iOS 5 Gadgets: Fun Toys That Can Mess With Enterprise Security

By Lisa Vaas  |  Posted 2012-05-08

iOS 5 Gadgets: Fun Toys That Can Mess With Enterprise Security

Apple's latest update to iOS, iOS 5.1.1 fixes three serious security problems within the family of Mac personal gadgets, iPhone, iPod Touch and iPad. Owners of these gadgets should make it a priority to apply the patch.

Today's patch, if you haven't already gotten to it, addresses a number of issues in the WebKit rendering engine, including a memory-corruption issue. It also addresses a security issue in Safari, which uses WebKit.

But it€™s hard to understand why mobile device owners take their time installing important security updates. It seems too obvious to necessitate writing down, but a little alacrity with regards to patching is, in fact, an essential way to protect your toys from hacking and malware.

That occurred to me after looking at coverage of today's patch by Sophos's Paul Ducklin.

Not that a lack of alacrity is necessarily the fault of Mac users, mind you. As Ducklin pointed out, it's actually Apple's own weird lack of synchronicity with security-bulletin publishing that's at issue.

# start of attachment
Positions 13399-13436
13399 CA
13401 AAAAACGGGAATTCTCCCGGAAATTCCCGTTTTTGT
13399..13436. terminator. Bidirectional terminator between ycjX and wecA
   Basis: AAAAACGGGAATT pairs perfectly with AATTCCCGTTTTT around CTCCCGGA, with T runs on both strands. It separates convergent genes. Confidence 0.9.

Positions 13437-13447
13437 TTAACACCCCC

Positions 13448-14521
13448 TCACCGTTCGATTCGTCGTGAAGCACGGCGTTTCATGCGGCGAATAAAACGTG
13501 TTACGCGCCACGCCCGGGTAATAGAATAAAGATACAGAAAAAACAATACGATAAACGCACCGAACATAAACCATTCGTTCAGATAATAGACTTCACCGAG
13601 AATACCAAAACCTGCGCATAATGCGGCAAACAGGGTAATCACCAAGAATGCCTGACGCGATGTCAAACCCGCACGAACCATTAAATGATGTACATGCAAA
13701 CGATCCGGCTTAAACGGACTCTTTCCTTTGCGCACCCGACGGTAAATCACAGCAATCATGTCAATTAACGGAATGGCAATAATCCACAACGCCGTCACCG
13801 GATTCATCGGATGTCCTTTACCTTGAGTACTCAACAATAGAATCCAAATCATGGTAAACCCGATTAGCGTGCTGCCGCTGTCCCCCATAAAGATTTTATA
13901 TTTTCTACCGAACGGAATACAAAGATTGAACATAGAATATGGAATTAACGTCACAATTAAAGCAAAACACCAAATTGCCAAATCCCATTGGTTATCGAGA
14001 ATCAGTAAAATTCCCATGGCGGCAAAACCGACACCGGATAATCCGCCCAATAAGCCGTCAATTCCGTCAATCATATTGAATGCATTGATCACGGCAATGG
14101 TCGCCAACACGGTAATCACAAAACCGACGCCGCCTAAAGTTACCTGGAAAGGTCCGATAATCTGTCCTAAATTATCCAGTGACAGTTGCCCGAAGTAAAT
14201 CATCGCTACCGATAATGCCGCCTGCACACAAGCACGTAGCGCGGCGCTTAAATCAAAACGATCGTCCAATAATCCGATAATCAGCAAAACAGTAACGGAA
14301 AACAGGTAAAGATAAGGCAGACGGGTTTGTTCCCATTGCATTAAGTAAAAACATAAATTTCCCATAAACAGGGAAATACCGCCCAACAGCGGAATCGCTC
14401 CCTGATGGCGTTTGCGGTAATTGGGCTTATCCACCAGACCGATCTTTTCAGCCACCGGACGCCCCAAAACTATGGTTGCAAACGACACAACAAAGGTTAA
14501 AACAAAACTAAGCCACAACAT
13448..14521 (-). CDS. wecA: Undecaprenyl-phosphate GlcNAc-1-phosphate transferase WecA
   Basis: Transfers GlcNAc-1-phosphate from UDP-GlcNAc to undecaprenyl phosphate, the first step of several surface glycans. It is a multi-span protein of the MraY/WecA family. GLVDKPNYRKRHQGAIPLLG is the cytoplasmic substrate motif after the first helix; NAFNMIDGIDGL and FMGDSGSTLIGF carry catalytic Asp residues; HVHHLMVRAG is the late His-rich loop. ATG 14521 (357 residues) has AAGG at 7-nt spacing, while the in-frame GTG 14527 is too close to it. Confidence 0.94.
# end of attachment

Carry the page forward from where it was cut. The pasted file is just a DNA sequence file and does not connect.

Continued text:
Apple relegated the update's security content to its HT1222 landing page. But when Ducklin visited that page, it showed the most recent security update as being April 13's malware-related Flashback fixes. It turns out that the page you need to consult for iOS 5.1.1 is actually HT5278.

The HT5278 page is where you'll find strong, specific warnings about a maliciously crafted site being able to spoof a Safari site address in your iGadget's location bar; about the WebKit's vulnerability to XSS (cross-site scripting) attacks spread by maliciously crafted sites; and about another WebKit vulnerability that can lead to unexpected application termination or arbitrary code execution.

So what's up with Apple's lack of centralized security update notifications? Ducklin actually posted a call for Apple employees to nag their employer about tweaking its update publishing system.

"Do you work for Apple?" Ducklin wrote. "If so, please suggest€”to the highest authority in the company you dare to email directly€”that your employer tweaks its update publishing system. Make sure that HT1222 is updated at the same time as any security-related product update is published, not hours or days later. This will have a positive outcome: Your users will apply security fixes more promptly."

As far as Mac users' responsibility goes, well, security industry analysts and news writers have been pounding the drum for quite a while with regard to a long-held and now discredited assumption that Macs are inherently safe.

That perception comes out of Apple's history of having a relatively small share of the PC market compared with Microsoft. Remember the days when security headlines were Microsoft-centric? Not so much, nowadays.

Enterprises Need to Enforce Security Policies for iOS Devices